The destructive roots of nazism
From the beginning of Nazi rule and the fateful years leading up to them, these leaders failed to speak out against hateful speech, violence, and afterlegal measures that progressively stripped German Jews of their rights.
These two traditions were later reinforced by the 19th-century adoration of science and of the laws of nature, which seemed to operate independently of all concepts of good and evil.
Antisemitism and Support for Nazism Cultural explanations focus on values, beliefs, and prejudices, particularly antisemitism of various forms, including Nazi antisemitism. The roots of Nazism Nazism had peculiarly German roots.
This statement has been disputed by the contention that he was not an antisemite at that time,  even though it is well established that he read many antisemitic tracts and journals during time and admired Karl Luegerthe antisemitic mayor of Vienna.
Americans, Russians, Frenchmen, and the British usually try to interpret it in terms of militarism, anti-Semitism, extreme nationalism, and imperialism. The Nazis described the DNVP as a bourgeois party and they called themselves an anti-bourgeois party. It was through their miserable cowardice that those ruffians of Jews who came into power in were able to rob the nation of its arms.
In almost every respect it was an anti-intellectual and atheoretical movement, emphasizing the will of the charismatic dictator as the sole source of inspiration of a people and a nation, as well as a vision of annihilation of all enemies of the Aryan Volk as the one and only goal of Nazi policy.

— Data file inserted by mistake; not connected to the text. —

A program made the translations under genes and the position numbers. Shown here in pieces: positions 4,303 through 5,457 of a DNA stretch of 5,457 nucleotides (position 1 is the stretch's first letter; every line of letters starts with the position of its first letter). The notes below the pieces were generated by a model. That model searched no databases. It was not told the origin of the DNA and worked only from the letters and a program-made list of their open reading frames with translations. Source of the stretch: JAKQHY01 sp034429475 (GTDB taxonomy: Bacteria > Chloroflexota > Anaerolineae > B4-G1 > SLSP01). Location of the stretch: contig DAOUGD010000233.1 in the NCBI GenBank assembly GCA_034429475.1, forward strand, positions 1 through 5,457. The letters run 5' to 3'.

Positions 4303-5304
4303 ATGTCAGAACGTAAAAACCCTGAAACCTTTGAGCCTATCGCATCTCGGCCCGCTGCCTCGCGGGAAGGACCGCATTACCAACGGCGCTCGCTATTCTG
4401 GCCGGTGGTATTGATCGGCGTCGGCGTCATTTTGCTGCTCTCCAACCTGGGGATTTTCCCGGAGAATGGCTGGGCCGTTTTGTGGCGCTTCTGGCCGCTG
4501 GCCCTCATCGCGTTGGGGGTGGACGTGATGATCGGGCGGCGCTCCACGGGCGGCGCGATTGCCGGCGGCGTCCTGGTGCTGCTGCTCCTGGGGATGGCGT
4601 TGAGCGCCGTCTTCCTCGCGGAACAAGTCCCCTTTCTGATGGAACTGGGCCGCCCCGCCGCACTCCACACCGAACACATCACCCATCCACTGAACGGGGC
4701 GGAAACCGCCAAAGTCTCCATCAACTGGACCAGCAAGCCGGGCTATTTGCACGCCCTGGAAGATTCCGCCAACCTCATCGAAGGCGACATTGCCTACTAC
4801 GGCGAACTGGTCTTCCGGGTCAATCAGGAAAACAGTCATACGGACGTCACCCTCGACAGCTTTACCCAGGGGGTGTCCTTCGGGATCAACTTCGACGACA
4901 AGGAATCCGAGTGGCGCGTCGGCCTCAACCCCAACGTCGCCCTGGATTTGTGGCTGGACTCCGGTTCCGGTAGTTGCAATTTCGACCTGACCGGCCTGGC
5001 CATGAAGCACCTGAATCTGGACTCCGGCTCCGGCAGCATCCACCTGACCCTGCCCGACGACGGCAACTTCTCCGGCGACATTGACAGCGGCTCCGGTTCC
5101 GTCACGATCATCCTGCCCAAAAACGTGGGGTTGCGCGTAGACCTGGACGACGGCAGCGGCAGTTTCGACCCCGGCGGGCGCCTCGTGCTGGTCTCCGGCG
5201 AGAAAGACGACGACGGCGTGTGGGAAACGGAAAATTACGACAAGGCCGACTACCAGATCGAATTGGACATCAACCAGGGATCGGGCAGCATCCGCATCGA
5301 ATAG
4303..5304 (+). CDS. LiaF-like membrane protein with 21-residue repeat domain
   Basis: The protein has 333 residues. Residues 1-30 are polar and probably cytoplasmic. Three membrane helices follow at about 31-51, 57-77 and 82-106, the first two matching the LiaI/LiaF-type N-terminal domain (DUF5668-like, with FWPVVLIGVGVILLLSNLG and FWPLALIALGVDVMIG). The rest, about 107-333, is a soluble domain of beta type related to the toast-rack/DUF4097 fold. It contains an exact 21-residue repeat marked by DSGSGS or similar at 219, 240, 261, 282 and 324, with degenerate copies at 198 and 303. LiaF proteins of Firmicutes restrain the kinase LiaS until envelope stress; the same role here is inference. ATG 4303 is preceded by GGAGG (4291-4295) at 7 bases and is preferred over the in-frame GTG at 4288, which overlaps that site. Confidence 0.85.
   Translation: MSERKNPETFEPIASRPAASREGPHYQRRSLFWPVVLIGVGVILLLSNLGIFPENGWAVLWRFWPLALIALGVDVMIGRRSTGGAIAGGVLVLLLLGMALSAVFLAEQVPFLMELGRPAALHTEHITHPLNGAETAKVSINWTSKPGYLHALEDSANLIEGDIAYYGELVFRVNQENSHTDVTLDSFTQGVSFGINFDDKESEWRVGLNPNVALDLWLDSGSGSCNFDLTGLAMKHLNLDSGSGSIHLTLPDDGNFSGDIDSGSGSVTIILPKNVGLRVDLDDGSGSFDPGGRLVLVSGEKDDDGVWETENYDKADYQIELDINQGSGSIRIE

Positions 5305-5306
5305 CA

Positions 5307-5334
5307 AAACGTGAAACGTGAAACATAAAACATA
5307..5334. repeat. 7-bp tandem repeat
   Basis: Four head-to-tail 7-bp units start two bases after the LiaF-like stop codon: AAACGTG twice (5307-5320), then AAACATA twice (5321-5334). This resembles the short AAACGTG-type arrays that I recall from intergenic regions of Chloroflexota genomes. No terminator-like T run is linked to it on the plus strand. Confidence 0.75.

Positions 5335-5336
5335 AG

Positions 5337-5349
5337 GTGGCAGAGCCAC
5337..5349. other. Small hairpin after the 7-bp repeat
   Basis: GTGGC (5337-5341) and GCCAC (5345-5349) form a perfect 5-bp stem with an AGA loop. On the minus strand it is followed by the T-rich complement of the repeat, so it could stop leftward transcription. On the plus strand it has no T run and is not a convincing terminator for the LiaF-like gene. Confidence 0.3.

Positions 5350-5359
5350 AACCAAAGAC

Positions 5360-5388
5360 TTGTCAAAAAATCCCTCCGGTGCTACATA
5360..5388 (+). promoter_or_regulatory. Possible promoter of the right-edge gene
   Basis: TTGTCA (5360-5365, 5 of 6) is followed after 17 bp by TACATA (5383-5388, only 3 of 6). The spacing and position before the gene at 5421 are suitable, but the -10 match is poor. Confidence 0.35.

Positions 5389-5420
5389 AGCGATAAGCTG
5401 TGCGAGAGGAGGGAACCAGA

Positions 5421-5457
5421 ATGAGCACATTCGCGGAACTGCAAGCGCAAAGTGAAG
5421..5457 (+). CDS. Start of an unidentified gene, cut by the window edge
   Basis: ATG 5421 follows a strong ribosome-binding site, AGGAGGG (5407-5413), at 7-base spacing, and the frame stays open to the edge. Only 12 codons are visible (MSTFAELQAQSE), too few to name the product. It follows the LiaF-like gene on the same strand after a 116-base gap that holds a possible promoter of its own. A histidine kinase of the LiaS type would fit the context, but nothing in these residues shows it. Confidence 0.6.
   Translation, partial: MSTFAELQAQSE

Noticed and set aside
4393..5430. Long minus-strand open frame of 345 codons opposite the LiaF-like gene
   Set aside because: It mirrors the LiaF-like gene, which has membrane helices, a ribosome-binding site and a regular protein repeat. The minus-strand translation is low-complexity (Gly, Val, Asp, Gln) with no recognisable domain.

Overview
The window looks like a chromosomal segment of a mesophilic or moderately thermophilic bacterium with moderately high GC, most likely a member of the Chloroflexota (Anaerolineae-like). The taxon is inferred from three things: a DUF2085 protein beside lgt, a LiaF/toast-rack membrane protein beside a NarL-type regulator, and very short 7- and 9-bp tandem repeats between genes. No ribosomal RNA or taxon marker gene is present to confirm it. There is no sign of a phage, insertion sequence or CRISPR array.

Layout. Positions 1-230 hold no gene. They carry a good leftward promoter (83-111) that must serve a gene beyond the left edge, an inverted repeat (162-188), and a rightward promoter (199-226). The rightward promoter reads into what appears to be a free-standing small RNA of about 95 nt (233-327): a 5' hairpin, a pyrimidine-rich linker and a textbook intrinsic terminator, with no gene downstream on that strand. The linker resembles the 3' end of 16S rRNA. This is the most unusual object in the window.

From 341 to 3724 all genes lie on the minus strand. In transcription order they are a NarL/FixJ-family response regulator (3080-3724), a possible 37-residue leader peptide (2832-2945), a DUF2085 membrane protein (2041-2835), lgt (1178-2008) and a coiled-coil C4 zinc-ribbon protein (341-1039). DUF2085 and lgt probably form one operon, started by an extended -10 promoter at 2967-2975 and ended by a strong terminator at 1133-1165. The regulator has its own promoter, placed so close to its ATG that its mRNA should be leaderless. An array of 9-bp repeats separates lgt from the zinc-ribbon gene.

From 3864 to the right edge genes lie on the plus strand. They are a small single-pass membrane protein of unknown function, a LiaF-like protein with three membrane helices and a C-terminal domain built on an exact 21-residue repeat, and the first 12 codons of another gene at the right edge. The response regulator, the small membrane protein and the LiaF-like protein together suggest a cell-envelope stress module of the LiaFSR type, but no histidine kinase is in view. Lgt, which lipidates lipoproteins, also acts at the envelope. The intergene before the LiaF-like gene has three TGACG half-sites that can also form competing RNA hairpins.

How did the nazis control germany
In the majority of cases, almost 95 percent, they did not return either possessions or goods, excusing themselves that this was done by the Germans through theft, etc. For some poor people simply getting the money the victims provided for their room and board became a form of survival during hard times and was worth the risk taken. The very word voelkisch, for instance, is untranslatable, and not only in English. Toward the end of the war, as German defeat seemed imminent, opportunism and the drive for self-preservation again rose to the fore: some leaders, officials, and private citizens helped individual Jews mainly in the hope of garnering protection against charges of prior collaboration with the German enemy. Members of police, paramilitary, or military unit are trained to follow established chains of command. Within Nazi Germany, everyone did not support Nazism or the Nazi regime to the same degree and to the extent suggested by iconic photographs and film footage of Nazi-staged spectacles. Not all such helpers were saint-like individuals motivated by altruistic or religious feelings. For example, mindful of popular opinion, German authorities did not harm or punish the non-Jewish wives of Jewish men when the women publicly protested the pending deportation of their loved ones in Berlin on February 27, Thus one reason for the necessity of change is self-protection. The Nazis denounced them as "an insignificant heap of reactionaries". The term "Nazi" was in use before the rise of the NSDAP as a colloquial and derogatory word for a backwards farmer or peasant , characterizing an awkward and clumsy person. The shocks were not real but the subjects did not know that.
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